On 6 October 2016 at 10:43, Jay Pipes <jaypi...@gmail.com> wrote:

> On 10/06/2016 11:58 AM, Naveen Joy (najoy) wrote:
>> It’s primarliy because we have seen better stability and scalability
>> with etcd over rabbitmq.
> Well, that's kind of comparing apples to oranges. :)
> One is a distributed k/v store. The other is a message queue broker.
> The way that we (IMHO) over-use the peer-to-peer RPC communication
> paradigm in Nova and Neutron has resulted in a number of design choices and
> awkward code in places like oslo.messaging because of the use of
> broker-based message queue systems as the underlying transport mechanism.
> It's not that RabbitMQ or AMQP isn't scalable or reliable. It's that we're
> using it in ways that don't necessarily fit well.
> One might argue that in using etcd and etcd watches in the way you are in
> networking-vpp, that you are essentially using those tools to create a
> simplified pub-sub messaging system and that isn't really what etcd was
> built for and you will end up running into similar fitness issues
> long-term. But, who knows? It might end up being a genius implementation. :)
> I'm happy to see innovation flourish here and encourage new designs and
> strategies. Let's just make sure we compare apples to apples when making
> statements about performance or reliability.

Sorry to waken an old thread, but I chose a perfect moment to go on

So yes: I don't entirely trust the way we use RabbitMQ, and that's largely
because what we're doing with it - distributing state, or copies of state,
or information derived from state - leads to some fragility and odd
situations when using a tool perhaps better suited to listing off tasks.
We've tried to find a different model of working that is closer to the
behaviour we're after.  It is, I believe, similar to the Calico team's
thinking, but not derived from their code.  I have to admit at this point
that it's not been tested at scale in our use of it, and that's something
we will be doing, but I can say that this is working in a way that is in
line with how etcd is intended to be used, we have tested representative
etcd performance, and we don't expect problems.

As mentioned before, Neutron's SQL database is the source of truth - you
need to have one, and that one represents what the client asked for in its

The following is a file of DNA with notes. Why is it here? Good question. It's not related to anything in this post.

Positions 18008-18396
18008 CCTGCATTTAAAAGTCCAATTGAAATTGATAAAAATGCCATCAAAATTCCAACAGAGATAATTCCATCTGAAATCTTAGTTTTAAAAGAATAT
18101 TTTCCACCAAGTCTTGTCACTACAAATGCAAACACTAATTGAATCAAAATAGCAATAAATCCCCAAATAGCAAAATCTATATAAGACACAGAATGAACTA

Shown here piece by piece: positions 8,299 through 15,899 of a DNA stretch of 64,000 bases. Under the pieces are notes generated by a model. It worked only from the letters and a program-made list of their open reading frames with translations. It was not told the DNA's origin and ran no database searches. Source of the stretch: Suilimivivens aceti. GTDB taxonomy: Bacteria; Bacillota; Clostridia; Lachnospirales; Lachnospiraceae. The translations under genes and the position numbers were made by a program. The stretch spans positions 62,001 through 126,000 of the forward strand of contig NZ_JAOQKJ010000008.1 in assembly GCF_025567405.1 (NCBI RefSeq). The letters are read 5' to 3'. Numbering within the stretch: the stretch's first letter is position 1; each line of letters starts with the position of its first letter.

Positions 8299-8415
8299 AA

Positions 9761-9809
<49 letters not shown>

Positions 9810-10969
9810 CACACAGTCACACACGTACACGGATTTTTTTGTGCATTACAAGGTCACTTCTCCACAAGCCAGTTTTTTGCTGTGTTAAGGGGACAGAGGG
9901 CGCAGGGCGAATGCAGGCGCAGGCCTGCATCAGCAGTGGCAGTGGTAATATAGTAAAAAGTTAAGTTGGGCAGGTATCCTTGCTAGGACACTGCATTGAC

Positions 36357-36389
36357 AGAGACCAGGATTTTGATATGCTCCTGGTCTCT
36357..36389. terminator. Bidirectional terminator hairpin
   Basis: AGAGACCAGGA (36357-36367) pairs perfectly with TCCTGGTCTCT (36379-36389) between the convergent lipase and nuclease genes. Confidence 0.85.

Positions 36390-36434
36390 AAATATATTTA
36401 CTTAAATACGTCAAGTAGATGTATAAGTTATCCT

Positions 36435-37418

purest form.  In the nature of keeping two datastores in sync, there is a
worker thread outside of the REST call to do the synchronisation (because
we don't want the cloud user to be waiting on our internal workings, and
because consistently committing to two databases is a recipe for disaster)
- etcd lags the Neutron DB commits very slightly, and the Neutron DB is
always right.  This allows the API to be quick while the backend will run
as efficiently as possible.

It does also mean that failures to communicate in the backend don't result
in failed API calls - the call succeeds but state updates don't happen.
This is in line with a 'desired state' model.  A user tells Neutron what
they want to do and Neutron should generally accept the request if it's
well formatted and consistent.  Exceptional error codes like 500s are
annoying to deal with, as you never know if that means 'I failed to save
that' or 'I failed to implement that' or 'I saved and implemented that, but
didn't quite get the answer to you' - having simple frontend code ensures
the answer is highly likely to be 'I will do that it in a moment', in
keeping with with the eventually consistent model OpenStack has.  The
driver will then work its magic and update object states when the work is
finally complete.

Watching changes - and the pub-sub model you end up with - is a means of
being efficient, but should we miss notifications there's a fallback
mechanism to get back into state sync with the most recent version of the
state.  In the worst case, we focus on the currently desired state, and not
the backlog of recent changes to state.

And Jay, you're right.  What we should be comparing here is how well it
works.  Is it easy to use, is it easy to maintain, is it annoyingly
fragile, and does it eat network or CPU?  I believe so (or I wouldn't have
chosen to do it this way), and I hope we've produced something simple to
understand while being easier to operate.  However, the proof of the
pudding is in the eating, so let's see how this works as we continue to
develop and test it.
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